Argostoli, our starting point in Greece, sits on a large sheltered bay on the south west of Kefalonia, Ionian Islands. We spent our first 2 nights anchored in the bay alongside four other boats from Ragussa, all at the start of their 2020 Greek cruise. We enjoyed exploring the town and also met the resident turtle who frequents the quay every morning as the fishing boats return. The town was a great place to provision the boat ready for our next trip. Lovely fish & fruit markets lined the streets.
At 11.30 am on 7th August we left Kefalonia originally expecting to sail west to Ithica. As we exited the bay the wind was perfect for a sail to Zakinthos so we altered our plans and headed South arriving in the bay of Ay Nikolaos on the northern tip at 16.05.
We were welcomed on the Quay by a friendly character who informed us that he also owned the nearby taverna and we would have free use of the Quay, toilets, showers & washing machine as long as we ate in the restaurant….. Great deal as Judith had plenty of washing to catch up on and laundry can cost from between 3 & 9 euros a load!! We spent the afternoon relaxing and swimming in this beautiful little bay, ate in the restaurant in the evening and then left the following morning to head further south. We decided not to visit Zakinthos town as there were many tourists around and we were still a little nervous about the level of Covid in the area, so we found a sheltered bay and anchored for lunch and an afternoon swim.
At around 16.45 the wind picked up and was perfect for a sail across to the mainland. We headed off towards Katakolon where we planned to anchor just outside the harbour. There was a beautiful navy hulled yacht anchored nearby and as we motored past, the guy onboard shouted that the holding wasn’t so good due to the weed. As we had our new Rocnor anchor onboard, we ignored his advice as we were itching to try it out in this type of grounding and we are happy to report that the anchor performed ‘as advertised’ perfectly!
Katakolon is used by cruise ships as a base to visit the famous historical site of Olympia nearby. Normally they see up to 300 cruise ships in a season but due to Covid the only cruise ships were the ones being stored on the dockside and the town was almost completely deserted! How would the businesses survive!? We would have loved to have visited Olympia but Judith had broken her toe before leaving Sicily and would have been unable to walk around the site. We would have to return another time. We spent the second night on the Quay in the harbour, (noisy because it was Sunday and the locals all seemed to party on Sunday), topped up with ‘free’ water and departed the following morning 51 miles southwards to Bay of Navarinou.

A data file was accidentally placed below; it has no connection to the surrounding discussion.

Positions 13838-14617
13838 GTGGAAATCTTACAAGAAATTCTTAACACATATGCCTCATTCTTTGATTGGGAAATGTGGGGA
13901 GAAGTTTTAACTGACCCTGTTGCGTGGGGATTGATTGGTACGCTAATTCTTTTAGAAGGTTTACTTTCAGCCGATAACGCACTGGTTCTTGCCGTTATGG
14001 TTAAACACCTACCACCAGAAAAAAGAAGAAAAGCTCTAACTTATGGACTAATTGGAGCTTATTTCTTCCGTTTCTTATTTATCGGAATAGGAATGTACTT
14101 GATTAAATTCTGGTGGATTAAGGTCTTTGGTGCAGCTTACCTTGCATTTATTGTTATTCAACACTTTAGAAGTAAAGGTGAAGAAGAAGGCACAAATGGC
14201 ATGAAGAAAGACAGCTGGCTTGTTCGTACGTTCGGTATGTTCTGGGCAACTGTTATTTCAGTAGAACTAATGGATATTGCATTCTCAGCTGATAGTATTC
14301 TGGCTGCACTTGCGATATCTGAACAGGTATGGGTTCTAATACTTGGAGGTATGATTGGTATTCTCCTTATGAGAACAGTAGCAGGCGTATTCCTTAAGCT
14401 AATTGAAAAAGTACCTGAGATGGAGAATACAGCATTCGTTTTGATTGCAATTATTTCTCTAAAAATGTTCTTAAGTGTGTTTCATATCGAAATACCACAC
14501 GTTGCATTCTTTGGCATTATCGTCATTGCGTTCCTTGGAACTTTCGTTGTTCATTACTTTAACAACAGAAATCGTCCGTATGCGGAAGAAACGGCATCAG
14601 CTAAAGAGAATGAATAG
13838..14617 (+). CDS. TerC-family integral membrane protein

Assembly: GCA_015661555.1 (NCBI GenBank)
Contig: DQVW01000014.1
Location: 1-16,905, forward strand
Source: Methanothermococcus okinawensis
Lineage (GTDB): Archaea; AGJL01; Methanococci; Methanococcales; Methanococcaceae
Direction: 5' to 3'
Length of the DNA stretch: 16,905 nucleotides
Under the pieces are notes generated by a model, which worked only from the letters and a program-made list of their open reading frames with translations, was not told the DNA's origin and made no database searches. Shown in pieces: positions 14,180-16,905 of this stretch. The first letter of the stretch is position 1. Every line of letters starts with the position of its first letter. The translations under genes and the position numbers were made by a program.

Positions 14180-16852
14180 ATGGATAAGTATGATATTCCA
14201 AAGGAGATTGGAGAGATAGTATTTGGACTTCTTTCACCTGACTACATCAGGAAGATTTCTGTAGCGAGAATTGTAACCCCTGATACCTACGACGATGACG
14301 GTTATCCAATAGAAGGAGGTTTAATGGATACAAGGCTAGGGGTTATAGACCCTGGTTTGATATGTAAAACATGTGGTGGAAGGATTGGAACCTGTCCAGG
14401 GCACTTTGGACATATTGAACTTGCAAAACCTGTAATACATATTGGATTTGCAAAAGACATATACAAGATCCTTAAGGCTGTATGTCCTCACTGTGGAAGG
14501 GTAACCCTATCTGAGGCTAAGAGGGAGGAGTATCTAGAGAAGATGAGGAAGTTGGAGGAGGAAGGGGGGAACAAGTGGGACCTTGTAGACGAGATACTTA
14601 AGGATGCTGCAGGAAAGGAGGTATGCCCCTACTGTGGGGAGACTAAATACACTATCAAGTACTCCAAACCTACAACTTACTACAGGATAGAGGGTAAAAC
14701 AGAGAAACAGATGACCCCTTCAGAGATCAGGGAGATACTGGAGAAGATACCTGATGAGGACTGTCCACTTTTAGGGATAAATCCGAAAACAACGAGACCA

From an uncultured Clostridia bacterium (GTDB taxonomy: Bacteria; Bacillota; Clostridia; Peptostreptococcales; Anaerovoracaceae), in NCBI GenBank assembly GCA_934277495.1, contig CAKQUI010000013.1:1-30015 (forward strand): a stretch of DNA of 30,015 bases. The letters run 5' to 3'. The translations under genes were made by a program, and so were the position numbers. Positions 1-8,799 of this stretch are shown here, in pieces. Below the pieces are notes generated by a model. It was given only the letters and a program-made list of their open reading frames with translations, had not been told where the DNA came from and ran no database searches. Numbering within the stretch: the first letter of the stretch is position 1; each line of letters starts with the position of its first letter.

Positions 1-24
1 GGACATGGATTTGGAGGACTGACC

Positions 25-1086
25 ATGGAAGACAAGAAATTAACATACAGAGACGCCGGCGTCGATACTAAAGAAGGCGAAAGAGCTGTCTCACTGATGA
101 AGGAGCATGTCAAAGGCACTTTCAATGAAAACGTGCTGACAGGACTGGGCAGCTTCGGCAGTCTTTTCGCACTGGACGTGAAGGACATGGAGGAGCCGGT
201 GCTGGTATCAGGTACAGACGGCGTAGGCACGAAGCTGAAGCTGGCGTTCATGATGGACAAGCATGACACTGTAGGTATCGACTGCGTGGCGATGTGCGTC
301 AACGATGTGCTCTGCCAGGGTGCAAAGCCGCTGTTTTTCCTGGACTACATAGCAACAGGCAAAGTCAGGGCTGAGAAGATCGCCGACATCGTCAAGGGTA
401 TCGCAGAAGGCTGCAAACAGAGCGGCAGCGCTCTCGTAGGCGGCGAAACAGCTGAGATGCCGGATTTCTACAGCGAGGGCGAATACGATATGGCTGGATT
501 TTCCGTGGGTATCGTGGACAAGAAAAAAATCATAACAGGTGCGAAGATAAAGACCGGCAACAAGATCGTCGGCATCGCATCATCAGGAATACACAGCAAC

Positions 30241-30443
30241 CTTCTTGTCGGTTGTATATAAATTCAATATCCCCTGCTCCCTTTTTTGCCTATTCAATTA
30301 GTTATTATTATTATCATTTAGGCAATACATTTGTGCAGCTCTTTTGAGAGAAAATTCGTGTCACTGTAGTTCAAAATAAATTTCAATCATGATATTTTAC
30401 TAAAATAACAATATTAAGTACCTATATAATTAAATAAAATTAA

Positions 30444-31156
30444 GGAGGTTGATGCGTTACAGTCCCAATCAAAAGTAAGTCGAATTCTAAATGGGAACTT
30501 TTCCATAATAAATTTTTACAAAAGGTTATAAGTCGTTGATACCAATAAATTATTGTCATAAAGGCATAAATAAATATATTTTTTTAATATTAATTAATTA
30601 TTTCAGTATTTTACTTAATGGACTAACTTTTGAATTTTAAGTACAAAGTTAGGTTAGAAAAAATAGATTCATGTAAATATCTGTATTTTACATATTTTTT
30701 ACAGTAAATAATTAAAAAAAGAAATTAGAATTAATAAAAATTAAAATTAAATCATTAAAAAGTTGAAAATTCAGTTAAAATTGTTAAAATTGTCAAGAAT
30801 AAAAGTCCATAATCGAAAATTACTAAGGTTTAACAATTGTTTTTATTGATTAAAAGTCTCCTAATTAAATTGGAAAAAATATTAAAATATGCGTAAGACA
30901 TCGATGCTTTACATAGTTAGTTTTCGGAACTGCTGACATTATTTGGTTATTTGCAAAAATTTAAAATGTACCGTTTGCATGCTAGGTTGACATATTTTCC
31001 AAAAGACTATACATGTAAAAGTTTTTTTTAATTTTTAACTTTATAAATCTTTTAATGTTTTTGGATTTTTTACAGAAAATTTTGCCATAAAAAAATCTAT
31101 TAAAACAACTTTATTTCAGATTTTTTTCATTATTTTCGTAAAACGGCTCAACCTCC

The Bay of Navarinou is an enclosed bay where the town of Pilos sits on it’s shores. Pilos was largely built by the French and when walking through the square you do actually feel as if you are in a French town. We anchored in the far end of the Bay below Ak Korifasion and it’s Palaiokastro (Castle) and took the tender ashore before walking to the summit to take in the views. The views were certainly worth the struggle for Judith with her toe! If you have time check out this link
On returning from our walk we noticed the beautiful blue hulled boat, Dulcinea, anchored nearby and decided to head over to explain why we had ignored their advice. This was the start of a great friendship when, for the next few weeks, we travelled to virtually the same ports together.
We spent two nights in this Bay just enjoying the clear blue water & paddle boarding before moving Money Penny across to the town quay at Pilos to take a walk around the town and then moving on. We must add that the Greeks are such friendly people and one experience of this in Pilos was in the local chandlery. We called in for an extremely small purchase of only a few euros and left having been given fresh orange juice on our arrival and a free bottle of the owners home produced olive oil on departure! Throughout our time in Greece we were to come across some wonderful local characters.